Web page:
A teen learns there are scarier things than prom dates in this dark comedy
By Diana Beechener
Mara Carlyle (Katherine Langford: Knives Out) is sitting through another boring class when the girl sitting in front of her pops like a balloon. There’s no warning, just a burst of blood and guts that coats the classroom. Covered in blood, Mara and her classmates flee, only to be rounded up by the police and questioned. Was this a terrorist attack? Was the exploding girl trying to make a statement? What happened?
Mara and the rest of her social studies class have no answers. But Mara realizes something awful: It might happen again. They’re told to go home and resume their normal lives. But normal life might be a thing of the past because soon enough, another student pops—then another, and another.
The only students effected by these horrifying deaths are high school seniors. Mara and her classmates are rounded up again and put into quarantine while government scientists scramble to find a cure. The fact that their lives could end at any second spurs some students into taking chances they never thought they would.
Mara is asked out by Dylan (Charlie Plummer: Looking for Alaska), a shy boy who’s always had a crush on her. Though Mara is hesitant, she accepts and romance blooms between the two. Soon, the duo is inseparable, doing all the obnoxious things teens do when they’re experiencing love for the first time.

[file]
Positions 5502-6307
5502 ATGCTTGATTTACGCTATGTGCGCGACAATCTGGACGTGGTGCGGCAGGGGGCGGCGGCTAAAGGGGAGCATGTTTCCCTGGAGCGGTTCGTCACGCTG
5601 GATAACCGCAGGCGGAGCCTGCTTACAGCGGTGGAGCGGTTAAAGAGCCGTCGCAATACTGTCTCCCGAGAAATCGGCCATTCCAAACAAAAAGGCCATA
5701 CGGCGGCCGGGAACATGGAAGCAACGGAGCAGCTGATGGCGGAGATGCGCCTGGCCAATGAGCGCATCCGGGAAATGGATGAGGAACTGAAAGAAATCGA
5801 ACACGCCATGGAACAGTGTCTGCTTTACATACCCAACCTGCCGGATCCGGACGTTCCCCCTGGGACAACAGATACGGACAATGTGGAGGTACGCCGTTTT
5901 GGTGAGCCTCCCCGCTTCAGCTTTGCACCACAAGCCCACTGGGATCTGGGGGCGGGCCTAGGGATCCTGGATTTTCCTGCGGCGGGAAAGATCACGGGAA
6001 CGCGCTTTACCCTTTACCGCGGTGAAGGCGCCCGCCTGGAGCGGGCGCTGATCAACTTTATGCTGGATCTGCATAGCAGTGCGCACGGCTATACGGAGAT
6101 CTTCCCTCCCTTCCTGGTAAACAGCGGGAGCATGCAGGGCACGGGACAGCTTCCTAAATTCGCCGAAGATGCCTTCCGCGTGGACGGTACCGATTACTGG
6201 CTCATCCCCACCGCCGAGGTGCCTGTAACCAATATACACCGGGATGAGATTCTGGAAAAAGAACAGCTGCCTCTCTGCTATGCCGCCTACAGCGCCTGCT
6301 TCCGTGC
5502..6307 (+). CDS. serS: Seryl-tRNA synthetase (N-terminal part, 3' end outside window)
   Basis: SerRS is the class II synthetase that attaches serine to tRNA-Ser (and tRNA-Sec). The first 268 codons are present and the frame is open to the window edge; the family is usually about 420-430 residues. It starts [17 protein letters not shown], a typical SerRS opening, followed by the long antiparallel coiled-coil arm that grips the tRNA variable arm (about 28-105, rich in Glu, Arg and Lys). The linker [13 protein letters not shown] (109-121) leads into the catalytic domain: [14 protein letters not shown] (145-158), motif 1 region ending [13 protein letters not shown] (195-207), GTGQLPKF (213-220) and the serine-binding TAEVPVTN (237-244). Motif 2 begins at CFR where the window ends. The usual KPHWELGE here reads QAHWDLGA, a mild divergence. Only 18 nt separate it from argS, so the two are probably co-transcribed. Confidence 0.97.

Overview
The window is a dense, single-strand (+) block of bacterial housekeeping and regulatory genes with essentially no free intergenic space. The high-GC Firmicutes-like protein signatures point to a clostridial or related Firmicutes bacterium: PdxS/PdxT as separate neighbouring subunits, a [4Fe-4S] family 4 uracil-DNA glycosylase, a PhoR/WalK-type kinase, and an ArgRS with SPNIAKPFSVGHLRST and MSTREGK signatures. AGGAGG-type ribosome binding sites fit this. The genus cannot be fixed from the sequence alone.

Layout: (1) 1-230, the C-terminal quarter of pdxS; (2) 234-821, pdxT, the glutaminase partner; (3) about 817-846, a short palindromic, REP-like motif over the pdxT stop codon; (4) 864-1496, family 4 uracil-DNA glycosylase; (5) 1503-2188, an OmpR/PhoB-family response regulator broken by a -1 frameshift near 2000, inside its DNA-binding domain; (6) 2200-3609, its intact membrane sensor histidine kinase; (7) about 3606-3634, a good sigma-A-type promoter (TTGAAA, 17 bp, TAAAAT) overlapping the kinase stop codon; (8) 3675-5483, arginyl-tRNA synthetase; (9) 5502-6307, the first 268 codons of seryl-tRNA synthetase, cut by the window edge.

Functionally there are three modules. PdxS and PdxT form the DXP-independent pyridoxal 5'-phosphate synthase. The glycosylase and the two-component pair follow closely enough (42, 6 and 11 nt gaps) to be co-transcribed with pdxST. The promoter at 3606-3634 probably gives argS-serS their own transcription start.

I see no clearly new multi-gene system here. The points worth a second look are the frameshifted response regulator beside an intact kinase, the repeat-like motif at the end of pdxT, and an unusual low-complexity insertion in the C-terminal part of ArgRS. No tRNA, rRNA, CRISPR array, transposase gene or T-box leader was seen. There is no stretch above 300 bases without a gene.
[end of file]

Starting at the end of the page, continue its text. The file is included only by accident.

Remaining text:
But as the people around them keep popping like overfilled balloons, Mara and Dylan must deal with the reality that their days may be numbered.
Is it possible to fall in love while people are exploding? And what on earth is causing this horrible phenomenon?
Heartfelt, funny, and a little bit disgusting, Spontaneous is a teen romance that even adults can enjoy. All the angst and overly verbose dialogue remains intact, but by adding a few exploding bodies and some pitch-black humor director Brian Duffield (in his feature debut) creates a movie that’s both familiar and completely unexpected. Think of this movie as Scanners meets The Fault in Our Stars.
Duffield, who worked as a screenwriter and adapted this film from a novel, has a fantastic sense of dialogue. The characters are witty, but never feel too manufactured as they analyze their precarious existence. Duffield also uses some fun narrative tricks, like characters addressing the camera to keep the energy high in this likeable story.
The film has a surprisingly soft heart and inspirational message for a movie that features the spontaneous explosion of bodies, but it works well because of a charismatic star turn from Langford. Her Mara is the typical disaffected cynical youth we see in a lot of teen films, but there’s a vulnerability that shines through. Mara is clearly terrified of dying, but trying to seem tough and unflappable to the world. As her armor is chipped away, we begin to see what a scared kid she truly is.
Though Spontaneous has a ton of charm (and a good amount of blood, for those considering letting kids see it), it still has a few pacing issues. The movie drags a little towards the end as the film shifts tones considerably from dark comedy to inspirational dramedy. Still, Langford’s bravura performance keeps the film from stalling as it finds its feet again.
If you’re looking for a teen film that offers a fresh take on the “finding yourself and love through crisis” genre, Spontaneous might just feel like a breath of fresh air. This film is literally a bloody good time.
Spontaneous is available for $6 rental on Amazon Prime or Video on Demand
Good Dramedy * R * 101 mins.